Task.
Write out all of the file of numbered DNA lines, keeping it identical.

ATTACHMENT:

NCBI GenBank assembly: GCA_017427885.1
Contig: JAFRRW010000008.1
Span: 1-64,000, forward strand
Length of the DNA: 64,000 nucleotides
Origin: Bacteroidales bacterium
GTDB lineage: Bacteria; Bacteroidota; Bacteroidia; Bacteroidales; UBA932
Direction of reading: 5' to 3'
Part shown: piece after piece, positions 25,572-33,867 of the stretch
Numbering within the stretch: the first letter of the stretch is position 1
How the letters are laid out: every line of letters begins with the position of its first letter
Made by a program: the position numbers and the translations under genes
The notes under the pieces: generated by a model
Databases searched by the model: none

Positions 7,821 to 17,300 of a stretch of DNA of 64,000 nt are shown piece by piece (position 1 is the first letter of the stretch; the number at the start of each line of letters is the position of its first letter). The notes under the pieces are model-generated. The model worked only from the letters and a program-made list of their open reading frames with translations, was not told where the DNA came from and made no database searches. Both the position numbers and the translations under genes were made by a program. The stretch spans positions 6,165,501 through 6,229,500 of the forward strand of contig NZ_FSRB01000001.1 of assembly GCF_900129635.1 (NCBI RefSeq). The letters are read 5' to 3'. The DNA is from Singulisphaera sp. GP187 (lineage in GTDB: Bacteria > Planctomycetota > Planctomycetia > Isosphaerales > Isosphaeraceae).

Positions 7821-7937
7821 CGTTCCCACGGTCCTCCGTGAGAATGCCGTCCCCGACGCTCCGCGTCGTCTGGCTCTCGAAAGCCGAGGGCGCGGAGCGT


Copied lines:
NCBI GenBank assembly: GCA_017427885.1
Contig: JAFRRW010000008.1
Span: 1-64,000, forward strand
Length of the DNA: 64,000 nucleotides
Origin: Bacteroidales bacterium
GTDB lineage: Bacteria; Bacteroidota; Bacteroidia; Bacteroidales; UBA932
Direction of reading: 5' to 3'
Part shown: piece after piece, positions 25,572-33,867 of the stretch
Numbering within the stretch: the first letter of the stretch is position 1
How the letters are laid out: every line of letters begins with the position of its first letter
Made by a program: the position numbers and the translations under genes
The notes under the pieces: generated by a model
Databases searched by the model: none

Positions 7,821 to 17,300 of a stretch of DNA of 64,000 nt are shown piece by piece (position 1 is the first letter of the stretch; the number at the start of each line of letters is the position of its first letter). The notes under the pieces are model-generated. The model worked only from the letters and a program-made list of their open reading frames with translations, was not told where the DNA came from and made no database searches. Both the position numbers and the translations under genes were made by a program. The stretch spans positions 6,165,501 through 6,229,500 of the forward strand of contig NZ_FSRB01000001.1 of assembly GCF_900129635.1 (NCBI RefSeq). The letters are read 5' to 3'. The DNA is from Singulisphaera sp. GP187 (lineage in GTDB: Bacteria > Planctomycetota > Planctomycetia > Isosphaerales > Isosphaeraceae).

Positions 7821-7937
7821 CGTTCCCACGGTCCTCCGTGAGAATGCCGTCCCCGACGCTCCGCGTCGTCTGGCTCTCGAAAGCCGAGGGCGCGGAGCGT